Trade has played a key role in the step change in prosperity seen in the past seventy years.  Remember too that although trade has grown in comparison to GDP, that GDP has also been growing steadily throughout this period. The growth in the nominal value of the goods traded is astronomical. Just looking at aggregate data, however, does not give the whole picture.  Economic specialisation has made the allocation of resources much more efficient, but this has not benefitted everyone equally. 

Some inequality is inherent in most trading relationships. Typically the partner with the greatest value added has had the upper hand. In the past, manufacturing economies with bigger domestic markets and more skilled workforces have typically had the edge over producers of resources.  Even within the industrialised world, countries making and exporting the machine tools have benefited more than those places buying those machine tools to manufacture goods lower down the value chain.

If anything though, indirect inequalities are perhaps more telling as changes in global trading patterns can cause significant damage. In the late nineteenth century a number of technological advances suddenly meant foodstuffs could be transported around the world much more easily. Cheaper food was a positive for the industrial workers but the agricultural depression that followed in the UK and parts of Europe caused significant problems for agricultural labourers.  Similarly, the relocation of the bulk of the Steel industry to Asia since the end of the Second World War was driven by technological and economic factors (importantly the resistance of US producers to embrace new and more efficient processes). International trade certainly helped facilitate the hollowing out of parts of the US economy but was not the proximate cause.  It is, however, an easier target.

Whether President Trump genuinely believes that trade tariffs will reverse these trends is unclear. The US has concerns which are particularly focused on China. There is a real fear in the US, expressed by current US trade officials such as Peter Navarro and Robert Lighthizer that the Chinese economy will edge ever higher up the value chain and it has begun to challenge the US in some sectors of the tech field.  On the surface this appears to be natural economic competition but the US argues that China is not playing fair and has stolen US intellectual property.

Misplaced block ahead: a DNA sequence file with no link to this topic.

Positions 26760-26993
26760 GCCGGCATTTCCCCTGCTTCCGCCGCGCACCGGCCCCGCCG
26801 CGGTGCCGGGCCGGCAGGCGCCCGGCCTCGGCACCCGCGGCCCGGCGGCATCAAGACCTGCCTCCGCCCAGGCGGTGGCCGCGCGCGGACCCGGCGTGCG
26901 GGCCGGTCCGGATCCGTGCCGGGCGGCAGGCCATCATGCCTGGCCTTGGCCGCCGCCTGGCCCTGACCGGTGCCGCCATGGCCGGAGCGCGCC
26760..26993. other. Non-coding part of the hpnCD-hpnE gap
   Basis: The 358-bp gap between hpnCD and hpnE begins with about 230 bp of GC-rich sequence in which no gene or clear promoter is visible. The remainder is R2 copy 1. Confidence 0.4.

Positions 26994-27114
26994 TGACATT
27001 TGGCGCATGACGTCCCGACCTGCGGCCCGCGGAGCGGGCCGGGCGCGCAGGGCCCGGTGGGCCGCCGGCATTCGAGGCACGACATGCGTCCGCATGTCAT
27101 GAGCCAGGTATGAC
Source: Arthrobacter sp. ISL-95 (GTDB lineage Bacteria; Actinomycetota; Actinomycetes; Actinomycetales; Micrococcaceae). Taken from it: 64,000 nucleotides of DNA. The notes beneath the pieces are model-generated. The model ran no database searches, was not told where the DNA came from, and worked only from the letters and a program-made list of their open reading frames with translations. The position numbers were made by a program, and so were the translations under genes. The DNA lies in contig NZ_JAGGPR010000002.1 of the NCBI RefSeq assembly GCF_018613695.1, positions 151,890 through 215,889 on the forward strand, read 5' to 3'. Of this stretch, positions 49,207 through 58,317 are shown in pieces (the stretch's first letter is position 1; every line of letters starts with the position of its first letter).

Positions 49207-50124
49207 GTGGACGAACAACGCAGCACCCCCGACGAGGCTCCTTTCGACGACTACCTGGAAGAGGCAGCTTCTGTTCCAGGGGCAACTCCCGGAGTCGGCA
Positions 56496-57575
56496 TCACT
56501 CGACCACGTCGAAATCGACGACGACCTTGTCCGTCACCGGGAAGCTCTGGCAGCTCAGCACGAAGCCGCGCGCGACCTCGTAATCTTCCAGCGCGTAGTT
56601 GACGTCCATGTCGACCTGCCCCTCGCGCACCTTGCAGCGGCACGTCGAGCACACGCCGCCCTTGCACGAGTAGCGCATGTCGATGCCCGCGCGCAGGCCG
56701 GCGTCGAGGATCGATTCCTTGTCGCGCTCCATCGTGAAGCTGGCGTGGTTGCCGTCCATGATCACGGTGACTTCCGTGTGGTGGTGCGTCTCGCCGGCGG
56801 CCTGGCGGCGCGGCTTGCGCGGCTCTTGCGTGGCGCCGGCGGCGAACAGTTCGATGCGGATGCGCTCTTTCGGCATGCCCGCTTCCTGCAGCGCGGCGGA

In 2013 two World Bank researchers, Milanovic and Lakner, assembled data on changes in real income plotted against global income distribution.  The results were interesting and gave rise to the so-called elephant graph. Essentially the very poorest in the world had seen very little change to their real incomes but the lion’s share of the world’s population (from the 10th through 70th percentiles) saw considerable positive change (this is the body of the elephant when expressed graphically) driven by the dramatic increase in prosperity in the developing economies. The world’s very richest had also seen a significantly higher growth in real income. There is however a considerable dip between the 75th and 95th percentile (equating to the bottom of the trunk). This predominantly represents the relative decline of the developed world’s middle classes.

The irony is that global inequality is generally decreasing as the developing world is a significant beneficiary of the global economy.  Within individual countries though, inequalities are increasing and for the first time in a long time the middle classes in the developed world consider themselves losers.

After years of expanding trade and growing global prosperity, are we at an inflexion point? If the opening skirmishes of recent weeks do escalate to a trade war it doesn’t necessarily mean there will be an immediate contraction in global trade.  It is too embedded in the global economy and replacement supply may be too difficult to bring on stream. Trade frictions, however, will add a cost and one borne by consumers and workers.

Can we trade some prosperity for lower inequality? Probably not.

Andrew Taggart

Senior Portfolio Manager